West Virginia’s legislative session is set to begin Wednesday with Republicans now holding supermajorities in both chambers.
Some Republican priorities include making the state more friendly to businesses to boost job growth and curtail the exodus of residents from the state. West Virginia has seen a decrease in its population in recent years, partially because of people moving out of the state and because deaths have outpaced births.
Legislation to make West Virginia more competitive will include broadband expansion, occupational licensing reform and making Gov. Jim Justice’s regulatory rollbacks permanent. Some Republican lawmakers have also backed efforts to abolish the state’s income tax, but it’s not clear whether they will offset the revenue losses with higher taxes elsewhere.
The Cardinal Institute, a state-based, free-market think tank is urging lawmakers to pass bills that minimize the government’s ability to set hurdles for families, businesses and those seeking new opportunities. Garrett Ballengee, the executive director, told The Center Square that they should focus on K-12 education, income tax reform and healthcare reform.
“For K-12 education, we believe the implementation of private school choice programs that allow families to direct their own tax dollars for their child’s education through an innovative policy like education savings accounts, commonly known as ‘ESAs,’ would be ideal for West Virginia,” Ballengee said. “For income tax reform, a thoughtful approach to eliminating the state’s personal income tax would be most welcome, as the data is quite clear: states that do not have an income tax enjoy an advantage over those states that tax productivity. Finally, West Virginia is one of the unlucky states that still has an anticompetitive, centralized — frankly Soviet-esque — healthcare regulatory regime known certificate-of-need (CON). West Virginians would enjoy a more competitive healthcare ecosystem if CON laws were [substantially] reformed or eliminated as they have been in several other states.”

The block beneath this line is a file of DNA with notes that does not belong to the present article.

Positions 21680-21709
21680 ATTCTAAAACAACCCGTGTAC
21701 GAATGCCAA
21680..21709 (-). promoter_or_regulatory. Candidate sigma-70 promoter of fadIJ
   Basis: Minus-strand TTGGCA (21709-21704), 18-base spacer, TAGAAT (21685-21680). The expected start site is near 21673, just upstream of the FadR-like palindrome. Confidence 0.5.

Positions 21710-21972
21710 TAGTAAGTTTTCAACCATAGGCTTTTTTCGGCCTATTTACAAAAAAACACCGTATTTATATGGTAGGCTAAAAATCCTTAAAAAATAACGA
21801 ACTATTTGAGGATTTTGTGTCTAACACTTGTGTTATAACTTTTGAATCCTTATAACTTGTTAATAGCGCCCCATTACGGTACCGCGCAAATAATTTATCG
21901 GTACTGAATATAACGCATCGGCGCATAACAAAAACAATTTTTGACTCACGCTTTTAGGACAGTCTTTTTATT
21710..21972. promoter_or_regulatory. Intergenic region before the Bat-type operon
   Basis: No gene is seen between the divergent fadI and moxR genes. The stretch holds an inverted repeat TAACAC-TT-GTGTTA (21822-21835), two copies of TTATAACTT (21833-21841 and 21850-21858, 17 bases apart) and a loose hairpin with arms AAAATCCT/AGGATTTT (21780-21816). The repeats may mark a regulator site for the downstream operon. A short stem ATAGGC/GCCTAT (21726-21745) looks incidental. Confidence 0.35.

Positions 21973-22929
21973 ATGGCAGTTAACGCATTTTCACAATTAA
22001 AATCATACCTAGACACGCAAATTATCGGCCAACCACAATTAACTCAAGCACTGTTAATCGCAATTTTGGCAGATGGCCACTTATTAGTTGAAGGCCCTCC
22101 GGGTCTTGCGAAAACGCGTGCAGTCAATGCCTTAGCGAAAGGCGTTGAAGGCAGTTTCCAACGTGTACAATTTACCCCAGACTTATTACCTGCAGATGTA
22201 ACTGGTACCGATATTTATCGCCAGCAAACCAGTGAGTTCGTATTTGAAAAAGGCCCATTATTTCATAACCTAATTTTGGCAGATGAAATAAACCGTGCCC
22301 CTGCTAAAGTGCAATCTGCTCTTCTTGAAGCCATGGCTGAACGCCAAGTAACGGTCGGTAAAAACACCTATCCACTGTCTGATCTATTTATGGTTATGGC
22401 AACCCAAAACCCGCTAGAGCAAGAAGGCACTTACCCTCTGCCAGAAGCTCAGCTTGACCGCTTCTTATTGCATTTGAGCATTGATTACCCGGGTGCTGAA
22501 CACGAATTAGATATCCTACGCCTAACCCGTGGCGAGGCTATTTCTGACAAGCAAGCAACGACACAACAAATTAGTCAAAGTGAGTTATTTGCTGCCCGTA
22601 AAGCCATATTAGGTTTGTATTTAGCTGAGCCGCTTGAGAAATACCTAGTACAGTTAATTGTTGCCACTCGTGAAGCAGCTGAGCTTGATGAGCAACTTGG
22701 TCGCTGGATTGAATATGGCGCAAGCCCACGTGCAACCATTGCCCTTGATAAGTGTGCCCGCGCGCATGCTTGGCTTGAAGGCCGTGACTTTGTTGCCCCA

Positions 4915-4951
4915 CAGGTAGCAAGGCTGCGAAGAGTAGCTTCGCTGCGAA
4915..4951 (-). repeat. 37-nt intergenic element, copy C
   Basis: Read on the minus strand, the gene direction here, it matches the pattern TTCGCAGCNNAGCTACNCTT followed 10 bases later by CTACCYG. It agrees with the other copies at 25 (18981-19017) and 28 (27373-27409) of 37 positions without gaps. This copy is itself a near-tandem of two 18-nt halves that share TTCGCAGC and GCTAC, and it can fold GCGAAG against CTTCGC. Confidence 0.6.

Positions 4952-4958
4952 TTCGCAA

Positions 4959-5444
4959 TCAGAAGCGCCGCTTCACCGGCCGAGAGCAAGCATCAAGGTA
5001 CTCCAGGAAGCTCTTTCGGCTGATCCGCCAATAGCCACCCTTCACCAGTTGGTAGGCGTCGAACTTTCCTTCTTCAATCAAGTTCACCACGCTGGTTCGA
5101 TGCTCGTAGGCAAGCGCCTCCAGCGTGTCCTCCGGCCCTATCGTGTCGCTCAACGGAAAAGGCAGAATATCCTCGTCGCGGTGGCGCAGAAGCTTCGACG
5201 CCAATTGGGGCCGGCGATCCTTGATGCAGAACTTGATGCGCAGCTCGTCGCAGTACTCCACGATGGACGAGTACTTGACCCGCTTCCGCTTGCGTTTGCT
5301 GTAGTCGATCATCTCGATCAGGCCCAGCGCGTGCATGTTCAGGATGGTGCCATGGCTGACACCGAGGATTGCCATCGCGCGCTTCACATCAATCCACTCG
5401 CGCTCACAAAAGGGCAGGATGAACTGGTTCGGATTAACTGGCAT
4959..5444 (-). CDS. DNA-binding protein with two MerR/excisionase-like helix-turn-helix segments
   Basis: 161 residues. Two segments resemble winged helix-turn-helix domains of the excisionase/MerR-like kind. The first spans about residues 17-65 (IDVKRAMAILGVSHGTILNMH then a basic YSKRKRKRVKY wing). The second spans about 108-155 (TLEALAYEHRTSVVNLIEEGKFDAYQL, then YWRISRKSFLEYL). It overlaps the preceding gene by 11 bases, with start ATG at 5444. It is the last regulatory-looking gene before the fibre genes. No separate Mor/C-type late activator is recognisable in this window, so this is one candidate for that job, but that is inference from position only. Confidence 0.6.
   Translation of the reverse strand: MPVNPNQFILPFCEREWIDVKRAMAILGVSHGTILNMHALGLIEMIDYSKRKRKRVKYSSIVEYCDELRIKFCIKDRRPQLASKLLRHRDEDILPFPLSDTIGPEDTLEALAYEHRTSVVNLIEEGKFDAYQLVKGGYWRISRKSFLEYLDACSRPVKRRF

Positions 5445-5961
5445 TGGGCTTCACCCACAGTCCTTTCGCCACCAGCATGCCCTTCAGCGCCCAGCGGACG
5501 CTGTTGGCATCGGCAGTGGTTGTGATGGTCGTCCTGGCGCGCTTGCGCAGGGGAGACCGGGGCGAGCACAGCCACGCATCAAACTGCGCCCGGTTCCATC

Republican leaders from both chambers did not respond to requests from The Center Square for comment, but Democratic leaders told The Center Square they plan to work with the Republican supermajorities on bipartisan goals.
Sen. Minority Leader Stephen Baldwin, D-Greenbrier, told The Center Square that Republicans have indicated they have about 120 bills ready to introduce, but that they have not shared them with the Democrats. He said it’s too early to say where Democrats will stand on those bills until they get to see them.
However, Baldwin said he expects a bipartisan push for broadband expansion and legislation on education. When asked whether Democrats will support repealing the state income tax, he said they will first have to see the bill. He said it will depend on whether the bill provides opportunity for lower- and middle-income West Virginians.
House Minority Leader Doug Skaff, D-Kanawha, told The Center Square his caucus will work on creating opportunities for all West Virginians to stay, rebuild and succeed. He said Democratic delegates will keep an open mind, put party politics aside and build compromises to move the state forward.
The Senate has a 23-11 Republican majority and the House of Delegates has a 76-23 Republican majority after November’s decisive victories for the GOP.
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